LEGISLATION: New Hazwastes Rule Causes Industry Concerns

As the Environmental Protection Agency (EPA) drafts the Hazardous Waste Identification Rule (HWIR), members of the solid waste industry are wondering how they will be affected.

HWIR is intended to replace the RCRA rules which state that any waste mixed with or derived from a listed hazardous waste is considered hazardous - even if the waste doesn't retain its hazardous nature.

HWIR covers two types of waste: process and contaminated media wastes. Process wastes include listed wastes from industrial processes, sludges and discarded commercial chemical products among others. Contaminated media wastes include contaminated soil, groundwater and sediments.

Under HWIR, process wastes that are contained in municipal solid waste (MSW) below constituent-specific, risk-based threshold concentrations would no longer fall under Subtitle C; instead, Subtitle D regulations would apply. EPA has proposed to establish "exit" criteria for approximately 400 constituents.

The exit levels would apply to all wastes, regardless of origin. By setting these exit levels, EPA aims to protect humans from carcinogenic concentrations that increase the statistical level of cancer by more than one-in-one-million (1 x 10[superscript]-6). For non-carcinogens, EPA's goal is to protect humans from concentrations where the hazard quotient exceeds one.

In addition, EPA is considering eliminating land application as a disposal option. Under this alternative, exempt non-wastewater waste streams could not be land applied.

Some major concerns have arisen from this rule. For example, it allows facilities to perform their own waste testing to determine if they meet non-hazardous levels. This self-implementing policy would make it difficult to prove disposal violations. In addition, many states may consider HWIR too lenient, choosing to impose more strict regulations. This could result in cross-border waste transport to avoid the expense of state-specific disposal mandates.

In a separate proposal under HWIR, contaminated media wastes also would be allowed to exit Sub-title C regulations - as long as they fall below a risk-based concentration known as the "bright line."

The bright line is defined as concentrations below the 10[superscript]-3 risk level. Under this rule, as much as 80 percent of contaminated media waste could exit from Subtitle C regulation, according to the Solid Waste Association of North America (SWANA), Silver Spring, Md.

Concerns exist, however, that the "bright line" rule may not account for additive or synergistic effects of multiple constituents that together may exceed the 10[superscript]-3 level. In addition, at the 10[superscript]-3 risk level, the concentration of hazardous waste within contaminated media waste could exceed the HWIR process waste exit levels. It's also possible that Toxicity Characteristic (TC) wastes will fall below the bright line.

Clearly, HWIR will have significant ramifications for MSW management professionals. For example, if certain process and contaminated media wastes are no longer regulated by Subtitle C, generators will seek new disposal options. These will include Subtitle D facilities - namely landfills and municipal waste combustors.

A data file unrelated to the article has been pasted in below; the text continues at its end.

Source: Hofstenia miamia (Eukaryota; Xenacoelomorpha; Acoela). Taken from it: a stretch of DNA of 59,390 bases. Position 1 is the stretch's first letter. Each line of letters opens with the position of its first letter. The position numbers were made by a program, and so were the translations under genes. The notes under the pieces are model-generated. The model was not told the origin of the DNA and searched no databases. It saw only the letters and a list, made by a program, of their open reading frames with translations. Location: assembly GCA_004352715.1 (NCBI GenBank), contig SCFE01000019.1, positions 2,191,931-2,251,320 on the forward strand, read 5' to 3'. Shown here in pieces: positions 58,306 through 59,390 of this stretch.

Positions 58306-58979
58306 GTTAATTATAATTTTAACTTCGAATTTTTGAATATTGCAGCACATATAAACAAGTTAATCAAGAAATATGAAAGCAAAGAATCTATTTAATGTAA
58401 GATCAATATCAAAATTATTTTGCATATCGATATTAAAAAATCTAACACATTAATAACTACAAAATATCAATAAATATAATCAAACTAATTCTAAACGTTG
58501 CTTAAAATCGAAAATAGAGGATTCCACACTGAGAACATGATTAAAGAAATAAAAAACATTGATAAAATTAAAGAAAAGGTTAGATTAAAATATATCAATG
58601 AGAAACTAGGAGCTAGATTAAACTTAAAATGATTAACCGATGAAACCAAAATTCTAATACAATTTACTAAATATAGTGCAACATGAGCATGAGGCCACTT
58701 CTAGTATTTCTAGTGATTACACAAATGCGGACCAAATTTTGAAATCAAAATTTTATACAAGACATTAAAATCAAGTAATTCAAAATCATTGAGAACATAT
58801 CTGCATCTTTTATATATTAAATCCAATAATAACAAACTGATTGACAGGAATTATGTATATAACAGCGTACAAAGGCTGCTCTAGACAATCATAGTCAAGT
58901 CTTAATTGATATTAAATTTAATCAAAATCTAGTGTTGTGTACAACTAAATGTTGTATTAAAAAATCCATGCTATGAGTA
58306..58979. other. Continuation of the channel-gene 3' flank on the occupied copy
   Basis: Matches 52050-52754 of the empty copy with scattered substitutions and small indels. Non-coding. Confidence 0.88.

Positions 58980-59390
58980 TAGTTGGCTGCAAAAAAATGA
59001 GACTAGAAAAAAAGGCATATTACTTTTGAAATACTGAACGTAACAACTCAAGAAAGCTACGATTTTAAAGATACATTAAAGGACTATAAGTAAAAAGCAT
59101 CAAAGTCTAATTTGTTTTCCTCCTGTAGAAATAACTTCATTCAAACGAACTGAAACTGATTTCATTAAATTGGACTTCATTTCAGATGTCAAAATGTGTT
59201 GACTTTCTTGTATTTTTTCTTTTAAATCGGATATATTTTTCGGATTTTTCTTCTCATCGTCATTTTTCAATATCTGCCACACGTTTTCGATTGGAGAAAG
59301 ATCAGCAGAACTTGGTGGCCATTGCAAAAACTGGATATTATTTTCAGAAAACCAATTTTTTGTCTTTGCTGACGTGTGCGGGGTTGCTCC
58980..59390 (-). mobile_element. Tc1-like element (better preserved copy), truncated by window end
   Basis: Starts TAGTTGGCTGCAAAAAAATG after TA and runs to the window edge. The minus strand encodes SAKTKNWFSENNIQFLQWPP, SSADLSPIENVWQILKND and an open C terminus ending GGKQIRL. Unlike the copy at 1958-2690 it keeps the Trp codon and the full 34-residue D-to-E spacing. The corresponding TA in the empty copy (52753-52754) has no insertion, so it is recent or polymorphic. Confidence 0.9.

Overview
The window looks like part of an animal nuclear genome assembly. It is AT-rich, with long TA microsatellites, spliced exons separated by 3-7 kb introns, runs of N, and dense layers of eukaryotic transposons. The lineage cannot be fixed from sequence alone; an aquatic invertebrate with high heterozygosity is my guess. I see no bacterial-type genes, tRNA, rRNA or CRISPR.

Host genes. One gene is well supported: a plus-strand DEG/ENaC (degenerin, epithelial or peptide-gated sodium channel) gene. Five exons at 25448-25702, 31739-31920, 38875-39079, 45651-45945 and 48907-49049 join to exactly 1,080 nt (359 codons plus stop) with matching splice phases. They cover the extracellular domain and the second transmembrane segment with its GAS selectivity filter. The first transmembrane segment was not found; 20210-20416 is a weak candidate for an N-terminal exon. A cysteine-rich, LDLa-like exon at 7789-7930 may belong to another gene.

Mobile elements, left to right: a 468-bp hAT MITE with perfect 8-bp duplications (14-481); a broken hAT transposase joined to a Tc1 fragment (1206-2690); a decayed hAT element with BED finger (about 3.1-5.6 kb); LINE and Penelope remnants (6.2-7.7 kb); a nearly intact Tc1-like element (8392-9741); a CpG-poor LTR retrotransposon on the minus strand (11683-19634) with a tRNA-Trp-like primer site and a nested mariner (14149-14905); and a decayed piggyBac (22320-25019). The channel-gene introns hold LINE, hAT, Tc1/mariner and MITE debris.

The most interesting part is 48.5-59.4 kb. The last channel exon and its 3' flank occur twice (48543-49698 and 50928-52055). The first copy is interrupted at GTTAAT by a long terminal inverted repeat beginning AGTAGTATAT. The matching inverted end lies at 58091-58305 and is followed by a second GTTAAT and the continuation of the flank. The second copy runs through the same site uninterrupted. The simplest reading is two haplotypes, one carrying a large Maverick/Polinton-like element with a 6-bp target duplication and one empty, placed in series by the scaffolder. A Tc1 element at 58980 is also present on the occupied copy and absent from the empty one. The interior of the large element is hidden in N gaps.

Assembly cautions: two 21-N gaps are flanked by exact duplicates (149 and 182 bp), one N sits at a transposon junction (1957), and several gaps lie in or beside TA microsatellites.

Consequently, MSW facility managers are questioning the prudence of accepting wastes that were previously regulated, but which are now technically acceptable. In addition, communities that currently contract MSW collection or disposal are realizing they may have little or no control over the types of waste accepted at the facilities. Considering that possibility, other questions arise. For instance, if the MSW facility decides to accept these recently deregulated wastes and if the HWIR regulations change in the future, would the community become a potentially responsible party due to its waste contributions to the facility?

Hopefully, many of the policies and procedures necessary to respond to this rule already exist in MSW facilities. Although HWIR adds a new dimension and a new volume of waste to the MSW management stream, the techniques needed to identify, deny or accept, and appropriately manage the waste are no different than for wastes currently accepted.

To help ensure worker health and safety as well as environmental protection, facility managers should take the following measures:

* Train personnel at all levels and occupations to identify and report unacceptable wastes. Develop a written plan of management strategies and emergency procedures for discovering unacceptable wastes.

* Establish a random waste screening plan to discourage haulers and generators from illegally disposing of unacceptable wastes in the MSW stream. Again, staff must be properly trained and a written plan is essential.

* Target high-risk generators or known offenders through a non-random waste screening program.

* For special wastes (those delivered from sources on a recurring basis), implement a testing program. Require the generator to conduct appropriate tests to ensure that the waste is legally non-hazardous. Generators should provide documentation.

* Never accept a suspect waste load without appropriate records. Reserve the right to turn away waste if you believe the potential liability is too high.

These programs are critical if MSW facilities are to protect their employees, the environment and themselves from potential future liability.

For more information, contact Chris Voell or Larry Covert, SWANA, P.O. Box 7219, Silver Spring, Md. 20907-7219. (301) 585-2898. Fax: (301) 589-7068.